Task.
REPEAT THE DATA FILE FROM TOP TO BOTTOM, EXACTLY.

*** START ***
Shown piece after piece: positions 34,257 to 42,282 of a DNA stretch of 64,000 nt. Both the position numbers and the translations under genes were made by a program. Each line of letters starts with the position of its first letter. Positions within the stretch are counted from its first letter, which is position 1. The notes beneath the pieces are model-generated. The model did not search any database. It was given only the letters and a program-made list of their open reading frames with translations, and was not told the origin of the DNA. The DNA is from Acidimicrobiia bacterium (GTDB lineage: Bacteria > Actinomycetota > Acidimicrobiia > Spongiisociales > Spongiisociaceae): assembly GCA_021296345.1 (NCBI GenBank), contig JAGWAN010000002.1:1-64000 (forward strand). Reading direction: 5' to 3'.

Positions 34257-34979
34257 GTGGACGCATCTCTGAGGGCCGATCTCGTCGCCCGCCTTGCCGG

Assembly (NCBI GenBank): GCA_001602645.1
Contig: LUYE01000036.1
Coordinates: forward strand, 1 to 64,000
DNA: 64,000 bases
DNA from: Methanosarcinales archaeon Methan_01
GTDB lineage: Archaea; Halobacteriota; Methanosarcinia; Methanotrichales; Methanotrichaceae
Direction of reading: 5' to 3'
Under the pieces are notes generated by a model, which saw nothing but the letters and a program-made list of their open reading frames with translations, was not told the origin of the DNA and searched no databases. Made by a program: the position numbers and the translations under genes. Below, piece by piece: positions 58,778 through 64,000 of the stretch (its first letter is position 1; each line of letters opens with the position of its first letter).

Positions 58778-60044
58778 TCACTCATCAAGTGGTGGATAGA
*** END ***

Shown piece after piece: positions 34,257 to 42,282 of a DNA stretch of 64,000 nt. Both the position numbers and the translations under genes were made by a program. Each line of letters starts with the position of its first letter. Positions within the stretch are counted from its first letter, which is position 1. The notes beneath the pieces are model-generated. The model did not search any database. It was given only the letters and a program-made list of their open reading frames with translations, and was not told the origin of the DNA. The DNA is from Acidimicrobiia bacterium (GTDB lineage: Bacteria > Actinomycetota > Acidimicrobiia > Spongiisociales > Spongiisociaceae): assembly GCA_021296345.1 (NCBI GenBank), contig JAGWAN010000002.1:1-64000 (forward strand). Reading direction: 5' to 3'.

Positions 34257-34979
34257 GTGGACGCATCTCTGAGGGCCGATCTCGTCGCCCGCCTTGCCGG

Assembly (NCBI GenBank): GCA_001602645.1
Contig: LUYE01000036.1
Coordinates: forward strand, 1 to 64,000
DNA: 64,000 bases
DNA from: Methanosarcinales archaeon Methan_01
GTDB lineage: Archaea; Halobacteriota; Methanosarcinia; Methanotrichales; Methanotrichaceae
Direction of reading: 5' to 3'
Under the pieces are notes generated by a model, which saw nothing but the letters and a program-made list of their open reading frames with translations, was not told the origin of the DNA and searched no databases. Made by a program: the position numbers and the translations under genes. Below, piece by piece: positions 58,778 through 64,000 of the stretch (its first letter is position 1; each line of letters opens with the position of its first letter).

Positions 58778-60044
58778 TCACTCATCAAGTGGTGGATAGA